House and Senate lawmakers will question the CEO of Colonial Pipeline Co. this week after the company was the victim of one of the most disruptive cyberattacks on U.S. energy.
Hearings before the Senate Homeland Security & Governmental Affairs and House Homeland Security committees will feature Colonial Pipeline CEO Joseph Blount and will focus on the protection of critical infrastructure.
The Colonial ransomware attack led to the shutdown of one of the largest pipeline systems in the U.S. for nearly a week and caused panic buying of gasoline, higher gas prices and supply disruptions of the fuel along the East Coast.
The hack showcased critical infrastructure vulnerabilities and led lawmakers to wonder whether the government should move forward with a heavier hand at overseeing private-sector infrastructure.
"The Colonial pipeline ransomware attack and the related fuel shortages laid bare three urgent challenges facing the nation: cybersecurity vulnerabilities in critical infrastructure, the need to build resilience into our networks and the profitability of ransomware," said House Homeland Security Chair Bennie Thompson (D-Miss.).
Several lawmakers have pushed bills in response to the incident, and President Biden issued an executive order to better secure the government and increase coordination with the private sector (Energywire, May 13).
Colonial’s decision to pay $4.5 million to the DarkSide ransomware gang will likely be a point of contention during the hearings as well as the company’s security practices.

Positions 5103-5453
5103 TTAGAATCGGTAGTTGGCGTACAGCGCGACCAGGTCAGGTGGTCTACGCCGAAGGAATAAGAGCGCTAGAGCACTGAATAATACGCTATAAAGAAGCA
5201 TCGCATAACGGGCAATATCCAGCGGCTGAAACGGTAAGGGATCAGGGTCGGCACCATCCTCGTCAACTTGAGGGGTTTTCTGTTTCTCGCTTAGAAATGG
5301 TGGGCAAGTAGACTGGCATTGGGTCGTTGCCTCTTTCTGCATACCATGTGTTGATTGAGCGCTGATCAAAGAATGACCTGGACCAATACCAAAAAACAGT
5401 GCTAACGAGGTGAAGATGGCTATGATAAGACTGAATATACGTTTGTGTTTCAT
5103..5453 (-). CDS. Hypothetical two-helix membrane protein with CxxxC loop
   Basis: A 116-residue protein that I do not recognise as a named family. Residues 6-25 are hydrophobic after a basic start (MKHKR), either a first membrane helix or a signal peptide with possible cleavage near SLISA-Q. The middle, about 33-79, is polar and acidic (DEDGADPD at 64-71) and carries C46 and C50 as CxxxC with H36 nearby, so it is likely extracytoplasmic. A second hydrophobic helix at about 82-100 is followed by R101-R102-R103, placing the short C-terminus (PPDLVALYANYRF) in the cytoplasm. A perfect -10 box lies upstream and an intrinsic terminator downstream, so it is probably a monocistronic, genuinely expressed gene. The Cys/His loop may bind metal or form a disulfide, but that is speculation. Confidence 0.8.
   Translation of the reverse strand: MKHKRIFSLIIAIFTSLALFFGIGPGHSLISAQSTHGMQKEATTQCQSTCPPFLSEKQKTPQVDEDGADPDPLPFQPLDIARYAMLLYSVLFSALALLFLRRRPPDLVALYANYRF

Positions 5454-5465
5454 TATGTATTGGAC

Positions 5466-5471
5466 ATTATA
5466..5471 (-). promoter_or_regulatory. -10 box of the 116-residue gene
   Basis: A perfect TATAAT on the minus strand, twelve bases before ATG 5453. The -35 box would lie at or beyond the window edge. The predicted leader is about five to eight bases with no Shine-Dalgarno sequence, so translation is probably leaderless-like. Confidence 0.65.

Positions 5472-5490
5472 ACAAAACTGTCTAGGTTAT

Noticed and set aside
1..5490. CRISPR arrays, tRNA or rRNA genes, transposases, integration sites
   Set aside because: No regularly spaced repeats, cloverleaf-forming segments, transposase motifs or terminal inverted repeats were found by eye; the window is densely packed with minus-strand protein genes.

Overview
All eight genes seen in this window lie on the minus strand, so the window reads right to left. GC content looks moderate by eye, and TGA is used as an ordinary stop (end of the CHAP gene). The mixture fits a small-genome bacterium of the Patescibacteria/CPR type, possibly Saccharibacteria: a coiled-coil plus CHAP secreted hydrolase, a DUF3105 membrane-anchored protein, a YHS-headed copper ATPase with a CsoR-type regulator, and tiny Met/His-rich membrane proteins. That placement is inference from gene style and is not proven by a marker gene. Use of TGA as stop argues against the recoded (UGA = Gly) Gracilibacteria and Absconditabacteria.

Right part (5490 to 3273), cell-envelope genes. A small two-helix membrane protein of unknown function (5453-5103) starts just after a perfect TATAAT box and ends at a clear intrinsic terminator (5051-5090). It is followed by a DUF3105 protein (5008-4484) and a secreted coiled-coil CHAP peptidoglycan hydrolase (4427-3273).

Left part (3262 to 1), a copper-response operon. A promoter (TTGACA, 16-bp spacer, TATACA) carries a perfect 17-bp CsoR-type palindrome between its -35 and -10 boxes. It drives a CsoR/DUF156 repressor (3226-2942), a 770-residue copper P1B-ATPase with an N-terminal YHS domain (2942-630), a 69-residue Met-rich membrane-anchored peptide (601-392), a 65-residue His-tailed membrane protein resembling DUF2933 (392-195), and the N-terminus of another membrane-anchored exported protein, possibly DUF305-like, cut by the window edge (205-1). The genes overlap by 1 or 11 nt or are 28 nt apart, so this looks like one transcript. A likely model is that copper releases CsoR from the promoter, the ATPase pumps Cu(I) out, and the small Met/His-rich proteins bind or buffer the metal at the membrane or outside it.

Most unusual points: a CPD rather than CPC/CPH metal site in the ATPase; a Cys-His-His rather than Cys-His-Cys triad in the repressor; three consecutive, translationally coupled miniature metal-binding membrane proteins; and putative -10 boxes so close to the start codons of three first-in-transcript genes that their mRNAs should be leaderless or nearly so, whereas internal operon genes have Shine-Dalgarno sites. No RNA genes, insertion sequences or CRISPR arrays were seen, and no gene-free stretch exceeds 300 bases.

Rep. Jim Langevin (D-R.I.) tweeted last month that he would "have some questions about Blount’s judgement" about the decision to pay DarkSide.
Energy Secretary Jennifer Granholm said that she is in favor of banning ransomware payments but noted that Congress and President Biden may not be.
"We need to send a strong message that paying a ransomware only exasperates and accelerates this problem," Granholm said on NBC’s "Meet the Press." "You are encouraging the bad actors when that happens."
The Senate Homeland Security Committee will also question the president’s picks for national cyber director, Chris Inglis, and director of the Department of Homeland Security’s Cybersecurity and Infrastructure Security Agency, Jen Easterly.
The hearing comes at a time where ransomware attacks appear to be on the increase, with several other recent high-profile cases.
While ransomware has been an increasing problem over the past few years, recent attacks on the meat-packing company JBS, a Massachusetts ferry service and the Colonial pipeline have created new urgency.
Anne Neuberger, deputy national security adviser for cyber and emerging technologies, issued an alert with best practices that businesses can take to protect themselves against digital extortion.
Schedule: The Senate Homeland Security Committee hearing is Tuesday, June 8, at 10 a.m. in 342 Dirksen and via webcast.
Witness: Colonial Pipeline CEO Joseph Blount.
Schedule: The House Homeland Security Committee hearing is Wednesday, June 9, at 12 p.m. via webcast.
- Charles Carmakal, senior vice president of FireEye Mandiant.
Schedule: The Senate Homeland Security Committee nominations hearing is Thursday, June 10, at 10:15 a.m. in 342 Dirksen and via webcast.